Grade 10 students Kasha Bell and Nevé Richards working on wooden arch that will be installed on the TransCanada trail at Elk Pass in honour of Canada’s 150th birthday. Ezra Black/The Free Press Grade 10 students Kasha Bell and Nevé Richards working on wooden arch that will be installed on the TransCanada trail at Elk Pass in honour of Canada’s 150th birthday. Ezra Black/The Free Press

Timber arch on the TransCanada trail

Elk Valley high school students collaborate on Canada 150 project

To commemorate Canada’s 150th birthday and the completion of the TransCanada trail, Elk Valley high school students are constructing a massive wooden arch on the B.C.-Alberta border.

Stephen Larsen, project coordinator and teacher at Sparwood Secondary School has an ambitious plan to install the arch on the TransCanada trail at Elk Pass, which connects the Elk Valley with the Kananaskis Valley in Alberta.

“I think we’re going to see a lot of people coming through (the TransCanada trail),” he said. “And I want them to have an idea of what this valley has to offer and its pride.”

He also said the project would forge deeper connections between students from different communities and would allow them to learn skills that they might not pick up in school.

The arch is being built using three locally harvested pine logs that have been donated by lumber company Stella-Jones. Each of them weighs about 1000 kilograms.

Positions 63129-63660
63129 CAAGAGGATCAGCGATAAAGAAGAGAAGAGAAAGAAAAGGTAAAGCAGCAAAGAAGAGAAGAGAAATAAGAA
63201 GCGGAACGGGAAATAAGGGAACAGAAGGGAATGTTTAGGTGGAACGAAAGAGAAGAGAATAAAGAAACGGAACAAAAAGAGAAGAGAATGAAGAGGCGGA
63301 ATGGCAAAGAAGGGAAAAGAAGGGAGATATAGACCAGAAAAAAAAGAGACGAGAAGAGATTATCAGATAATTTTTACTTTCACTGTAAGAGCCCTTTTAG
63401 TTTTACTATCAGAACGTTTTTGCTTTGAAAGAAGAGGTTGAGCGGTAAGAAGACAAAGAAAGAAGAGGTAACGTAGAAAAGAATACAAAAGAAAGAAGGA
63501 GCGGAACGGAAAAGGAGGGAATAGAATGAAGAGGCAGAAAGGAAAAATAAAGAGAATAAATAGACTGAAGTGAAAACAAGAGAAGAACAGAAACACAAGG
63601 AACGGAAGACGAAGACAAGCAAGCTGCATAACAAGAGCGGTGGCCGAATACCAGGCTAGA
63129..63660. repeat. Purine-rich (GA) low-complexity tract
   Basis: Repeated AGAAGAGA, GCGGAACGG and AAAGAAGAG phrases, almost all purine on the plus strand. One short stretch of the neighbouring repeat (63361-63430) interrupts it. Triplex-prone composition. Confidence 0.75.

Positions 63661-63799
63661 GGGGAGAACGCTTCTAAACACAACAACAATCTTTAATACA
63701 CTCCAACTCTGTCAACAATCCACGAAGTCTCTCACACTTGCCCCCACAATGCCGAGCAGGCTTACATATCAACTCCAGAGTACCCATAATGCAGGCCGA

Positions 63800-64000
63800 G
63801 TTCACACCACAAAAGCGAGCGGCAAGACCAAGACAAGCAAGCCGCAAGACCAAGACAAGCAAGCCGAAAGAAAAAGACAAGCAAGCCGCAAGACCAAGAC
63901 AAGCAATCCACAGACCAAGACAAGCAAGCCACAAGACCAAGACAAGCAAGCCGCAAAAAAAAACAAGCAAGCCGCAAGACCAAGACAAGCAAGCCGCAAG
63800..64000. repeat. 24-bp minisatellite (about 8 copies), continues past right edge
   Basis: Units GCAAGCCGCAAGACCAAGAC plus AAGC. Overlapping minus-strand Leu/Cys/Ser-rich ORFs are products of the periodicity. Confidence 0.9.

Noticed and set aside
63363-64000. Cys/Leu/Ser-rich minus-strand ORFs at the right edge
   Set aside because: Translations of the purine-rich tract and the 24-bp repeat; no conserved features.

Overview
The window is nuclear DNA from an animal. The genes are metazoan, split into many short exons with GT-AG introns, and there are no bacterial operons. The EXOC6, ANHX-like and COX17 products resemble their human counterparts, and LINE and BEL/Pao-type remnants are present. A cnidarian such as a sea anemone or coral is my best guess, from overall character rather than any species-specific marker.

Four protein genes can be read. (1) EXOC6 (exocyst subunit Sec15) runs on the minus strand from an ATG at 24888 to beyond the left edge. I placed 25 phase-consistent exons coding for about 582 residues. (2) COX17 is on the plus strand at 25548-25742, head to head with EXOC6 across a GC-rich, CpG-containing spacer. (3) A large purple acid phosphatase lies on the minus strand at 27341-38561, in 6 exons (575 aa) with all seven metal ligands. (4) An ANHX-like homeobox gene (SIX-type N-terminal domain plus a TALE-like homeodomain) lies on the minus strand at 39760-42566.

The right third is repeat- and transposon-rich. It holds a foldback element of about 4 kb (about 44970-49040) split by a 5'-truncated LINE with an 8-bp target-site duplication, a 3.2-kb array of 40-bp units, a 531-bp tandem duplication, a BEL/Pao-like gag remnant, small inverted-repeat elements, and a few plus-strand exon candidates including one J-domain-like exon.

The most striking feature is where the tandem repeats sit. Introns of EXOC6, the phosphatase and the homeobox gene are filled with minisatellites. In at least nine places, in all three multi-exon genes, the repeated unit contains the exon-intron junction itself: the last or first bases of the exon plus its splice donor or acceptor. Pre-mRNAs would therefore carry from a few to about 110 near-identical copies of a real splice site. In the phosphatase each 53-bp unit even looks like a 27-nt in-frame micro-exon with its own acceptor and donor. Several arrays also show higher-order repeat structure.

After it is designed and constructed by high school students from Fernie, Elkford and Sparwood, the arch will be delivered by truck to the Elk Lakes Provincial Park. It will then be manually transported five kilometres into the bush by groups of students and then assembled using a system of pulleys. Construction is scheduled to be completed in the weeks leading up to Canada Day.

On May 10, four student volunteers accompanied by Fernie Secondary School teacher Kerri Holmes were working on their section of the arch at local chainsaw sculptor Michael Penny’s workshop on Highway 3.

“We’ve been figuring out the symbols we want to represent on the arch,” said Holmes.

The students were using electric tools to carve designs that had previously been etched into the wood. They left the chainsaw work to Penny, who is helping with the design and construction of the arch. “I’m providing guidance and helping with their ideas and how they want to represent the valley.”

After a bit of practice, the students were displaying advanced carving skills.

“This was actually really fun,” said Grade 10 student Kasha Bell. “I thought it was going to be a lot harder but I’m pretty proud of this.”

The arch will feature a host of carved images including a likeness of Heiko Socher, as well as a skier, a fisherman and wildlife.

“I’m going to lose sleep over it,” said Penny of the project. “It’s big and ambitious.”

“I love seeing youth around carving and doing things they may have never done before. I’m also intimidated because there’s a lot of carving ahead for all of us.”